The Law Offices of Charles J. Brocato is a personal injury law firm conveniently located to serve Pierce and Kitsap counties with offices in Port Orchard, Tacoma and Gig Harbor. Charles Brocato is an experienced personal injury attorney who has been successfully representing injured victims for over 33 years. Mr. Brocato is an "eagle" member of the Washington State Trial Lawyers Association and a member of both the Washington and California State Bar Associations. He has earned a "very high" rating from the Martindale-Hubbell law directory. Martindale -Hubbell is the most respected and impartial source of information about lawyers in the United States, Canada, and world-wide. Mr. Brocato is also a Superior Court Judge Pro Tem in Pierce county.
Contingency Experienced personal injury attorney, successfully representing injury victims for over 33 years.
The Law Offices of Charles J. Brocato accepts most personal injury cases on a contingency fee basis. The contingent fee is the most common form of payment arrangement for plaintiffs needing representation in personal injury litigation. Instead of billing on an hourly basis, a contingency fee means we are entitled to a percentage of the settlement or trial award, usually one-third. If you do not receive any compensation for damages, our firm is entitled to nothing. The contingent fee is perhaps the one device in law that gives injured people, no matter what their financial means, an even break in the courtroom against giant corporations and insurance companies. Were it not for the contingent fee, people of the middle class or low economic means would not be able to have their day in court, a constitutional right which corporations and insurance companies fight hard to eliminate.
The "contingent" aspect or the fee means that if there is no recovery, there is no attorney fee owed. There are a number of advantages to this type of arrangement, the most obvious or which is the absence of a risk of owing our firm a fee when there has been no recovery. Another important advantage is the security the client should feel knowing we have the same incentive as that of the client. The fact we are willing to handle a client's case on a contingent fee basis is a reflection of the confidence in our ability to obtain a recovery in the case.
The percentage to be charged on a contingent fee case, to a large extent, depends on the type of case. In automobile accident cases a contingent fee of one-third (1/3) of the recovery is common. Medical and Legal malpractice cases and other more complex cases often are handled on a higher percentage basis, because they frequently consume substantially greater amounts of attorney time and resources. Contingency fees are paid at the conclusion of a case, and only if there is a recovery.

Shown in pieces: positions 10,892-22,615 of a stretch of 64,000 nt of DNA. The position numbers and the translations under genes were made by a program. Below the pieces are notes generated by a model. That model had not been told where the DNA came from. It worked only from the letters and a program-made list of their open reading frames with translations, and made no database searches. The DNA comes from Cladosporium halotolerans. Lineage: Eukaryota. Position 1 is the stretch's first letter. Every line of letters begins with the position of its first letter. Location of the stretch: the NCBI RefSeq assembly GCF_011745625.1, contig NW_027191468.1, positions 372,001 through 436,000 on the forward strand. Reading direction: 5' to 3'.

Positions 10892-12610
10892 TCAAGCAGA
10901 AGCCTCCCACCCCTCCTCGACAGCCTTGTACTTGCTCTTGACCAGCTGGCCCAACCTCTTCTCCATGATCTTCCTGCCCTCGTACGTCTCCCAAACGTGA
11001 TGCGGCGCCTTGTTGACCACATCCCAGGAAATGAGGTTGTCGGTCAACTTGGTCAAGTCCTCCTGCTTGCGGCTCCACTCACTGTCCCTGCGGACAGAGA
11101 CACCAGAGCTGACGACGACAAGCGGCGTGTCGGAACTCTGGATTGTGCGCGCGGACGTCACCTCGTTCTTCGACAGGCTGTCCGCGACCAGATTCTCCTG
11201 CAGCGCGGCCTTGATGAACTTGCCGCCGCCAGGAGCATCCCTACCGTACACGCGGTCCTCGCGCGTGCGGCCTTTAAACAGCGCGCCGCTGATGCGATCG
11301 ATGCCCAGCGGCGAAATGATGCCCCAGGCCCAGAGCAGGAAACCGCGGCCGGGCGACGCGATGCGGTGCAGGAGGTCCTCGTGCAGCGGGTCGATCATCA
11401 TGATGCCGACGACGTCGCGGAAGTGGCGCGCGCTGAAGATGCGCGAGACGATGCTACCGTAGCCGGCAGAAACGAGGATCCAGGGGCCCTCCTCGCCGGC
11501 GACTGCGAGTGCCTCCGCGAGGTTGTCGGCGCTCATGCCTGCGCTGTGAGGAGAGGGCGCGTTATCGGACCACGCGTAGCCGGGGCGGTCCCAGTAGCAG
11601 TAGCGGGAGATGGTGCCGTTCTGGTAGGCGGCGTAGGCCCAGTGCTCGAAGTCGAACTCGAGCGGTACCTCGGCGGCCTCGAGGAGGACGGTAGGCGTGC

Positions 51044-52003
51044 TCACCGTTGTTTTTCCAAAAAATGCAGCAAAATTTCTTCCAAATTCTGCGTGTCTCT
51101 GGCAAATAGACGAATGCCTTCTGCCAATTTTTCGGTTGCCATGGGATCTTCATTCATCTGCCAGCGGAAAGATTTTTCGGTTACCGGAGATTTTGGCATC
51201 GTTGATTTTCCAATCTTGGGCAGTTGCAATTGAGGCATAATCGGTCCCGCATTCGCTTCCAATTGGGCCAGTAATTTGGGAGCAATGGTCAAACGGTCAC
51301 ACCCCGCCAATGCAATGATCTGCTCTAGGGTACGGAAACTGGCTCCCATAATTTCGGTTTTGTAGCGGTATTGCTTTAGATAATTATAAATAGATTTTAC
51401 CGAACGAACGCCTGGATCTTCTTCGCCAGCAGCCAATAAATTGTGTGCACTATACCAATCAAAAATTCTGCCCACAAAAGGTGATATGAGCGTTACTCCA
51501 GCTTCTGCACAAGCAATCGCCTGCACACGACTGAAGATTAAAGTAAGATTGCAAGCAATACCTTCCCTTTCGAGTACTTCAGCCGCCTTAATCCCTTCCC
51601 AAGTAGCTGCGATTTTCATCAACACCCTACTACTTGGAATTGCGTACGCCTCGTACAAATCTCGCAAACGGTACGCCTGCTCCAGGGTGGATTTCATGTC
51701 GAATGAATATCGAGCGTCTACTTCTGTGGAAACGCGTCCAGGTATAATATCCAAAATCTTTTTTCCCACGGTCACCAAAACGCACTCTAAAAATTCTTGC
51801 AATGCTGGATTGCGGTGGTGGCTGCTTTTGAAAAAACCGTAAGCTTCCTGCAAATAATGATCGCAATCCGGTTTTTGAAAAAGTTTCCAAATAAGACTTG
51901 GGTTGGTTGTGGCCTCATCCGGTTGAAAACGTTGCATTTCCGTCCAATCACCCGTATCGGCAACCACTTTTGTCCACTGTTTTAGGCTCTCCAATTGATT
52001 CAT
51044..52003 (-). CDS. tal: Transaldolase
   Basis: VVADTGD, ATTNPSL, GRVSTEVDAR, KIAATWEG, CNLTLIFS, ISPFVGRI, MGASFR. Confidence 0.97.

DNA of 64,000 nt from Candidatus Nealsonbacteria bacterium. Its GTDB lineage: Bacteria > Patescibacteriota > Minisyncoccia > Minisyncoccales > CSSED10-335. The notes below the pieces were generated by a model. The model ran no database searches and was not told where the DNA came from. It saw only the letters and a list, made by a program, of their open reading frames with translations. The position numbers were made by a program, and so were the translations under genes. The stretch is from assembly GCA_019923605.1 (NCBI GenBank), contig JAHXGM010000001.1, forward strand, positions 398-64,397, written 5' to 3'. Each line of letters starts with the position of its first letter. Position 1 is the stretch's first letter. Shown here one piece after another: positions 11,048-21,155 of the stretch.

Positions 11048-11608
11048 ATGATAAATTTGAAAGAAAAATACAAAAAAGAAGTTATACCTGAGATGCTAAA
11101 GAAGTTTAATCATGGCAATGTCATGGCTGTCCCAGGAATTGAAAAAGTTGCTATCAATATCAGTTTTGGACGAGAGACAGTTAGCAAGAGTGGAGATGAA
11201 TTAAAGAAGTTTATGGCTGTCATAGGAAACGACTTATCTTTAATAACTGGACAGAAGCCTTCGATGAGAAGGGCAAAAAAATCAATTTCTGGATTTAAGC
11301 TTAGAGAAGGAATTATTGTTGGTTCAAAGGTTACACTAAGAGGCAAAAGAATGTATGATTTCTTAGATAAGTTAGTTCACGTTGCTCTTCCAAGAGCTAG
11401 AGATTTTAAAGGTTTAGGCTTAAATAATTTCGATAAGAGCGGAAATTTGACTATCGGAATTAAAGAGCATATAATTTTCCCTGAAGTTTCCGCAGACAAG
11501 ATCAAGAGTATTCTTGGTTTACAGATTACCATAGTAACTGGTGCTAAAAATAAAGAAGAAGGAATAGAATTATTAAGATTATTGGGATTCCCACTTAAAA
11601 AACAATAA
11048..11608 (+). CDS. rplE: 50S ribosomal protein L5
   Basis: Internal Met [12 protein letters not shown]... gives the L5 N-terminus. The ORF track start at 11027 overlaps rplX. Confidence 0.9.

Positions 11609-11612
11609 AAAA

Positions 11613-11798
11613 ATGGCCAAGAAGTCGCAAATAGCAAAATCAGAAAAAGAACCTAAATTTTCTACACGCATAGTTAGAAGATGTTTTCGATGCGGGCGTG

PAYMENT OF COSTS
In connection with handling your case, it is virtually certain that we will expend funds on your behalf in order to position the case for settlement and/or trial. Expenses run from fees to copy medical records, fees to file a lawsuit, transcript fees, court reporter fees, expert witness fees, and many others. In complex cases, out of pocket costs to prepare the case for trial can run into tens of thousands of dollars. In most cases, we will advance all fees for you so as to enable you to continue with your case through trial.
Statute of Limitations
A law establishing the time limit within which a lawsuit must be brought is called a statute of limitation. Different types of cases have different statutes of limitation. Knowing which statute of limitation applies is critical, since if a lawsuit is not brought within the time limit that applies to the case, the right to sue and recover damages is forever lost. The statute of limitations for a personal injury lawsuit in Washington State is 3 years for most cases but there are exceptions. It is critical that you contact an attorney immediately after suffering an injury so that the appropriate statute of limitations can be determined.
Measuring the statute of limitations for a particular situation can be a complex issue. The time usually begins to run at the time the injury occurs, however, if a person suffers a hidden injury, the discovery rule may apply. Under the discovery rule, the time begins to run from when the person who is injured knew, or by the exercise of reasonable diligence should have known, that he or she was injured.
Special rules apply in measuring the statute of limitations when a child is injured, in which case the time does not begin to run for an injury until the child reaches 18 years of age. These special rules may also apply to people who are mentally impaired or who leave the state for particular kinds of reasons such as for military service.
If you or a loved one is a victim of personal injuries call now at (253)851-9164 or e-mail. Don't delay! You may have a valid claim and be entitled to compensation for your injuries, but a lawsuit must be filed before the statute of limitations expires.